Cambridge Judge Business School faculty attend this week’s inaugural conference of The London50 for strategy and entrepreneurship.
Ten faculty members from Cambridge Judge Business School attended this week’s inaugural conference of The London50, which brings together top senior academics from nine business schools in and around London in the fields of strategy and entrepreneurship.
The conference on 30 May at London Business School is designed to create local academic networks and knowledge exchange. It included academics from Cambridge Judge, London Business School, Cass Business School (City University), Imperial College Business School, the London School of Economics, King’s Business School (King’s College), UCL School of Management (University College London), Saïd Business School (Oxford), and Warwick Business School.
Cambridge Judge faculty invited to attend are: Shahzad (Shaz) Ansari, Professor of Strategy & Innovation; Michael Barrett, Professor of Information Systems & Innovation Studies; Matthew Grimes, Reader in Innovation & Organisation; Yasemin Kor, Beckwith Professor of Management Studies; Kamal Munir, Reader in Strategy & Policy; Sucheta Nadkarni, Sinyi Professor of Chinese Management; Andreas Richter, Reader in Organisational Behaviour; Thomas Roulet, University Senior Lecturer in Organisation Theory & Information Systems; and Paul Tracey, Professor of Innovation & Organisation. Lionel Paolella, University Lecturer in Strategy & Organisation, was invited as one of 15 promising young scholars.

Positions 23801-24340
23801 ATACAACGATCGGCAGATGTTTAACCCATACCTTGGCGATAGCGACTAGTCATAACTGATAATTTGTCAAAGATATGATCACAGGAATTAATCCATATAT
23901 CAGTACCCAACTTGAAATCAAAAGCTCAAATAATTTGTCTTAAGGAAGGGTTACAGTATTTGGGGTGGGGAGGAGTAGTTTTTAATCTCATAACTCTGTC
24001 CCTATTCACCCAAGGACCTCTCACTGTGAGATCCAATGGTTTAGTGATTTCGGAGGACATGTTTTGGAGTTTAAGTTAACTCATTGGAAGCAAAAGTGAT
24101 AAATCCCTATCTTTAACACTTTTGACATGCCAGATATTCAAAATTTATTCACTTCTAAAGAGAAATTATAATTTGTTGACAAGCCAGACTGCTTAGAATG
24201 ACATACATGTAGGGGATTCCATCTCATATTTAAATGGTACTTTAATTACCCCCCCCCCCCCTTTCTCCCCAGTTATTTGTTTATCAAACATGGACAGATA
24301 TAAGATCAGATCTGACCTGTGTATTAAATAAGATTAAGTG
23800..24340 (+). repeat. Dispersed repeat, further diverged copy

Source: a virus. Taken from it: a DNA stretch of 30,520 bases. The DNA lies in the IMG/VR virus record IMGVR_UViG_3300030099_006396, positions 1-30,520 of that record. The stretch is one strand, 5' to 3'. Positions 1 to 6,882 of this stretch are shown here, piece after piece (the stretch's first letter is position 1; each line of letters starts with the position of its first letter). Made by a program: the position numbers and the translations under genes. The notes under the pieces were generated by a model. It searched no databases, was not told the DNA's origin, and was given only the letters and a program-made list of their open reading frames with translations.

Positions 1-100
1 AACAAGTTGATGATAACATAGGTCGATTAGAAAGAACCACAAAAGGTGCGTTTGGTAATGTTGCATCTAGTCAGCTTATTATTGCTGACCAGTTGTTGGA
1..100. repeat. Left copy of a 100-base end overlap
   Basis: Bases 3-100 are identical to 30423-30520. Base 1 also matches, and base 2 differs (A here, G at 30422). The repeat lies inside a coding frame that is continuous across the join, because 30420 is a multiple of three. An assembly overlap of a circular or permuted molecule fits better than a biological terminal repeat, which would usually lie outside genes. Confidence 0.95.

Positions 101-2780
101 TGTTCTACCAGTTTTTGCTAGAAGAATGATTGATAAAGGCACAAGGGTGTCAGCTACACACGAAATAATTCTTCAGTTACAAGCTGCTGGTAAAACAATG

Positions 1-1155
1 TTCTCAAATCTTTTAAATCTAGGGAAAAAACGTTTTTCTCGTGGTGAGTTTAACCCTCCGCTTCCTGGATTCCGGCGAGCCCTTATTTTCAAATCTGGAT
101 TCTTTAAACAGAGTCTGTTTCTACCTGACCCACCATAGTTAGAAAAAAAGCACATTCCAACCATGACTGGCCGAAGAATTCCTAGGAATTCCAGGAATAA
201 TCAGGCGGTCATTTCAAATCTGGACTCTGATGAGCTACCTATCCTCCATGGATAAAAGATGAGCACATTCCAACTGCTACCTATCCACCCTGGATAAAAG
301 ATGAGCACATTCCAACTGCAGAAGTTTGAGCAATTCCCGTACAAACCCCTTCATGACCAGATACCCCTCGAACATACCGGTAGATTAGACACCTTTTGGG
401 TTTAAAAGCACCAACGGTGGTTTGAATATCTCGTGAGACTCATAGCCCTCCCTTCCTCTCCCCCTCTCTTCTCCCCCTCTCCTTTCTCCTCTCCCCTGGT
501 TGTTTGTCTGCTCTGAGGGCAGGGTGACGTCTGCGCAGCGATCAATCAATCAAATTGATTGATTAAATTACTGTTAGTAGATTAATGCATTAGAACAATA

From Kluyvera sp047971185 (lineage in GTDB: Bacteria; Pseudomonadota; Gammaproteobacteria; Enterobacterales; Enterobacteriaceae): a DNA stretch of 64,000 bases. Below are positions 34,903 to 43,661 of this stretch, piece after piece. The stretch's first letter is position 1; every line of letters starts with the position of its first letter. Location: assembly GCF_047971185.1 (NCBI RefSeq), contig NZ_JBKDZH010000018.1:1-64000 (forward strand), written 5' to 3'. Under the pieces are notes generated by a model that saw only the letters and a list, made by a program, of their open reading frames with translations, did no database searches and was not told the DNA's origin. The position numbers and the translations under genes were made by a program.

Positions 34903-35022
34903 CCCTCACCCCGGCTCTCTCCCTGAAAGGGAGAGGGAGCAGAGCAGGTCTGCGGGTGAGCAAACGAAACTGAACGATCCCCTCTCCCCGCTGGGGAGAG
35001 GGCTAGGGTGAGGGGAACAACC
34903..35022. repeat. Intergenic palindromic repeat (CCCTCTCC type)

Attendees also include several PhD graduates from Cambridge Judge now teaching at other business schools: Francisco Brahm, now at London Business School, Juliane Reinecke, now at King’s Business School, and Christian Hampel and Dmitry Sharapov, both now at Imperial College Business School.
The daylong event included presentations by several Cambridge Judge faculty: Professor Sucheta Nadkarni on the concept of counterfactual thinking in the study of executive behaviour and strategic change; Professor Shaz Ansari on how to overcome legitimacy issues during the creation of new business-to-business platforms; Dr Matthew Grimes on how microfinance organisations can maintain their original identity-based commitments in the face of commercial pressure; and Dr Thomas Roulet on how local authorities convinced families to adopt waste management using gamification.
“This is a fantastic opportunity for scholars in the London-Cambridge-Oxford golden triangle to exchange knowledge and build strong local research networks,” said Professor Michael Barrett, who is also Director of Research at the Business School. “It is great to see so many Cambridge Judge faculty and PhD graduates being recognised for their impactful research.”